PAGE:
SpaceX and OneWeb talked about detailed plans for the deployment of satellite Internet connection networks

Last year, Space Exploration Holdings, LLC (SpaceX), a private aerospace company, filed a request for permission to operate its own satellite communications network with US government agencies. In this case, the request included some technical details of the project. In particular, the document stated the need to launch into orbit more than 4 thousand satellites. After the network is deployed, the company plans to begin providing high-speed network access services on a global scale at Ku (10.7-18 GHz) and Ka (26.5-40 GHz) frequencies.

4425 satellites - this is three times more than the machines operating in Earth orbit now. And this is not the limit, since in March this year the same company decided to put 12,000 satellites into low Earth orbit. In addition to SpaceX, applications such as OneWeb, Telesat, O3b Networks and Theia Holdings have filed applications for the withdrawal of their own communications devices. The other day, SpaceX and OneWeb told the US Congress about their future plans.

As it turned out, both companies plan to launch the first communication satellites into orbit within a few months. At the same time, SpaceX and OneWeb work separately from each other, being competitors. In addition to disclosing plans for the withdrawal of satellites, both companies outlined what they were going to do to prevent a significant increase in space debris.

The first were representatives of SpaceX. The company Ilona Mask said that during the next few months several prototype communication satellites developed by SpaceX engineers will go into orbit. If the launch into orbit and testing is successful, the company will begin to deploy its own satellite Internet connection network in 2019.

Interestingly, in Congress, the company operated on the previously declared number of satellites among 4425 vehicles. SpaceX plans to deploy a full-scale network within five years. Initially, 800 devices will be sent into orbit, and all the rest will follow.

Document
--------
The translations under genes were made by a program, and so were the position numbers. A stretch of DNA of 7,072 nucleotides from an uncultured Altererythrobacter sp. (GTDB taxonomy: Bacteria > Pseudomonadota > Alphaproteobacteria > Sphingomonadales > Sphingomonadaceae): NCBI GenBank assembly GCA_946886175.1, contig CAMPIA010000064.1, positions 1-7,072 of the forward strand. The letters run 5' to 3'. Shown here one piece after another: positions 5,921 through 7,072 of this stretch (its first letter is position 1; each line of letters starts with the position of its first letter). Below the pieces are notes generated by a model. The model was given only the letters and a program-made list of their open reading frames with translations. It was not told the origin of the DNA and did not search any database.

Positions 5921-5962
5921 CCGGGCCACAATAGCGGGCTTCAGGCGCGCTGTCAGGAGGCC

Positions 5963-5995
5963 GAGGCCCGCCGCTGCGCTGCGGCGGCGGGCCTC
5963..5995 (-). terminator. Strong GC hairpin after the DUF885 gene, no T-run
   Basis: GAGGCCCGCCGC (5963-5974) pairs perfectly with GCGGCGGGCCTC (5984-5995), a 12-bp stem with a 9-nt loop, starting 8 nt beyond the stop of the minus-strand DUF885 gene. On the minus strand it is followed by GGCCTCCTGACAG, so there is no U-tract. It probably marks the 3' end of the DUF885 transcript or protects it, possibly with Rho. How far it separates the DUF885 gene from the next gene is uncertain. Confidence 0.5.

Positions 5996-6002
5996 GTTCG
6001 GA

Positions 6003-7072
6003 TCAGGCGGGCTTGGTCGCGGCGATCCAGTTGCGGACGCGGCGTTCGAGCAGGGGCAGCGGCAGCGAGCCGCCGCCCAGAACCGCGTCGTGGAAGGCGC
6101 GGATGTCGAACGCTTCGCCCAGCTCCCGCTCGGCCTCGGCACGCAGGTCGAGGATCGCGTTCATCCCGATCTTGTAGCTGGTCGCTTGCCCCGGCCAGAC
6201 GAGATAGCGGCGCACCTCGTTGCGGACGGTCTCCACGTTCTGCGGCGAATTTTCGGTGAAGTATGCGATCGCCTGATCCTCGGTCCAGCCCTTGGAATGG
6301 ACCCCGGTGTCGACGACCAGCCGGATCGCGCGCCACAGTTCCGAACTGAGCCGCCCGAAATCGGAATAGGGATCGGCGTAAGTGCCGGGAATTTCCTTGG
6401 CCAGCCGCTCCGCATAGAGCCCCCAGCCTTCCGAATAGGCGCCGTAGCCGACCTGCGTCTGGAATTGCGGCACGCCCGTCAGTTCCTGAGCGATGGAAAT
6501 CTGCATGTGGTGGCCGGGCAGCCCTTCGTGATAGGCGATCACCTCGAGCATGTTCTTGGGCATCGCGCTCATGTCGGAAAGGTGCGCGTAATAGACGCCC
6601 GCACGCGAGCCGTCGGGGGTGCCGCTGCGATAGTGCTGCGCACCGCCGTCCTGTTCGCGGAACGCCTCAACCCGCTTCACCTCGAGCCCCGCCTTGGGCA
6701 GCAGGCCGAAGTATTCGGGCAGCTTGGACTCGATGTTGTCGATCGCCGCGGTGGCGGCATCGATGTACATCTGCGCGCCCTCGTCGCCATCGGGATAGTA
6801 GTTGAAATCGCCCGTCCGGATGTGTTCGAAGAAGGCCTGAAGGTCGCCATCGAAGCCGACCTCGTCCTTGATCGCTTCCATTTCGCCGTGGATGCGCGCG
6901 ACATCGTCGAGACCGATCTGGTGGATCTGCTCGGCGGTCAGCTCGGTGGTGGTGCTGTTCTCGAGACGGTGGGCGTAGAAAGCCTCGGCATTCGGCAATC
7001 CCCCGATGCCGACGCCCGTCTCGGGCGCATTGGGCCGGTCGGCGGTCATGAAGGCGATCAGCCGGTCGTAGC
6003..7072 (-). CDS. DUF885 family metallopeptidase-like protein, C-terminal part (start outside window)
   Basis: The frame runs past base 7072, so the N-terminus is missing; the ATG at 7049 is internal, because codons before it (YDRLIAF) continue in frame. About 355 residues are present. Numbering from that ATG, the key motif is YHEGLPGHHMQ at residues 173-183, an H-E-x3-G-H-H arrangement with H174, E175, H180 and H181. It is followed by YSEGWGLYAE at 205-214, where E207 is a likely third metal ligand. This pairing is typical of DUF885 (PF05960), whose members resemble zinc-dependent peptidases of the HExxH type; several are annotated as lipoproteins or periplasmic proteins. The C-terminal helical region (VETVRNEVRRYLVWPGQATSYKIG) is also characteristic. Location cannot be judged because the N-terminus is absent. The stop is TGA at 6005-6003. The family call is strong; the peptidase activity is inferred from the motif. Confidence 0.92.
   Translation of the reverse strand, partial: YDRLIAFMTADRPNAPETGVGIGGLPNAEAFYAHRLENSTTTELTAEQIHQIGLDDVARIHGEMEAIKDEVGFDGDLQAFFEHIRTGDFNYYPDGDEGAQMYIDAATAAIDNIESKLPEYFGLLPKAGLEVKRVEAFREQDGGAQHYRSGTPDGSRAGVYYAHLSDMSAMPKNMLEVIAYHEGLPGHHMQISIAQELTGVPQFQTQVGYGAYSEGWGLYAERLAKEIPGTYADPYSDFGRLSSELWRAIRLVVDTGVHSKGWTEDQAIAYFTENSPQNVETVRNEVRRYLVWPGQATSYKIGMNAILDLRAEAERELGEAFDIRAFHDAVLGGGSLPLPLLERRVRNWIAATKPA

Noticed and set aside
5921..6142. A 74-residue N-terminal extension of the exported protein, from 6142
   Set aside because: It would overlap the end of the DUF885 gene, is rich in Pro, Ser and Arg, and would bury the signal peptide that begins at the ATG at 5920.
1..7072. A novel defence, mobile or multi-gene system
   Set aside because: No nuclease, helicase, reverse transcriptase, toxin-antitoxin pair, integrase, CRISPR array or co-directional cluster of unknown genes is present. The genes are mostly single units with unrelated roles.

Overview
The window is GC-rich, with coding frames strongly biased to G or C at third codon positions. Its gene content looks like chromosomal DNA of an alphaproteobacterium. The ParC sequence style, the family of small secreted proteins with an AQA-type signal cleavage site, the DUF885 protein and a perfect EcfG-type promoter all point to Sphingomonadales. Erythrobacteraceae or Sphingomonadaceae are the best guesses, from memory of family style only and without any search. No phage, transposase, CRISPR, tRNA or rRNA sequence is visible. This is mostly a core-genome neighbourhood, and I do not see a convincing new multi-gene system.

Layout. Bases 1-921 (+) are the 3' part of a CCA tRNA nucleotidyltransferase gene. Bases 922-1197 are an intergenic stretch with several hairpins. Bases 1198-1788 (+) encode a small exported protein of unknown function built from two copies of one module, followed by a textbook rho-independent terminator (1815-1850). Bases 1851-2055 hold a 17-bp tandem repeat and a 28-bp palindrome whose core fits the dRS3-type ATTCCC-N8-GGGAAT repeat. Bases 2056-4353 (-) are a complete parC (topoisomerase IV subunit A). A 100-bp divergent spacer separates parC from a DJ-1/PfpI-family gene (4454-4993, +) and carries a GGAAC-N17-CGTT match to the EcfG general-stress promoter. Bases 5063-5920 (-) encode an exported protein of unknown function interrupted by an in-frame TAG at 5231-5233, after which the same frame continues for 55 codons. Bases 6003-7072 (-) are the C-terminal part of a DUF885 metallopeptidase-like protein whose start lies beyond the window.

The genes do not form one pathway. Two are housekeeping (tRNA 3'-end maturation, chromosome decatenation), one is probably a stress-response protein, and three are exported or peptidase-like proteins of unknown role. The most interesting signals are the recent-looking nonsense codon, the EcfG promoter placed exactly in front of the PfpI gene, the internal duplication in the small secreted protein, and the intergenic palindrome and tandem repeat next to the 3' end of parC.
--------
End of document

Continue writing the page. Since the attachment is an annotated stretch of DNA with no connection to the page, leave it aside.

For SpaceX, the situation is made easier because it has its own rockets, and the launch of satellites into orbit will be carried out with their help. A laser will be used to communicate with each other, using this technology, satellites will “learn” about their neighbors, coordinating their position in space. About 20 orbital systems will be visible from anywhere in the US.

It will be possible to connect to satellite Internet using special terminals, which are easy to install. The company promises that the cost of connection will not be too high for subscribers.

What about OneWeb?

This company also speaks of its intention to launch the first 10 communications satellites in the next two months. True, here we are talking about working satellites, and not just test samples. In 2019, the company is going to deploy a network of 900 vehicles in orbit.

The launches will be carried out by the Soyuz, LauncherOne (Virgin Orbit), New Glenn (Blue Origin) rockets. The head of the company, Greg Weiler, said that the network will be deployed in stages, there are three of them. After the first network appears in low Earth orbit, subscribers will be able to connect to the network at speeds up to 500 Mbps. At the second stage, when additional satellites will be launched, the speed will increase up to 2.5 Gbit / s. By 2025, the company plans to get about 1 billion subscribers. In total, approximately $ 30 billion will be invested in this project. Everything will be fully implemented by 2027. For the first stage, the total capacity of the satellite network will be 7 terabits, the second - 120 terabits and the third - 1000 terabits.

But what about space junk?

Both SpaceX and OneWeb are planning to achieve safe placement of satellites in orbit. This is extremely necessary, because the destruction of only one satellite will lead to a chain reaction, as a result of which a whole cloud of space debris will appear in orbit, which may affect the space program of humanity in the future. But the satellites will be thousands, not one.

To prevent anything like this, space agencies and private companies should cooperate with each other.

In order to avoid problems, each satellite will have its own orbit, which will not pass through the orbits of other spacecraft. “Each of our systems will be at its own height, so that we are sure that satellites will not be able to be in the same place at the same time,” the head of OneWeb said .

In addition, both companies, and SpaceX and OneWeb, expressed the need for cooperation between different space agencies and private companies in the fight against space debris. If this cooperation is established, then the likelihood of problems will be reduced to almost zero.


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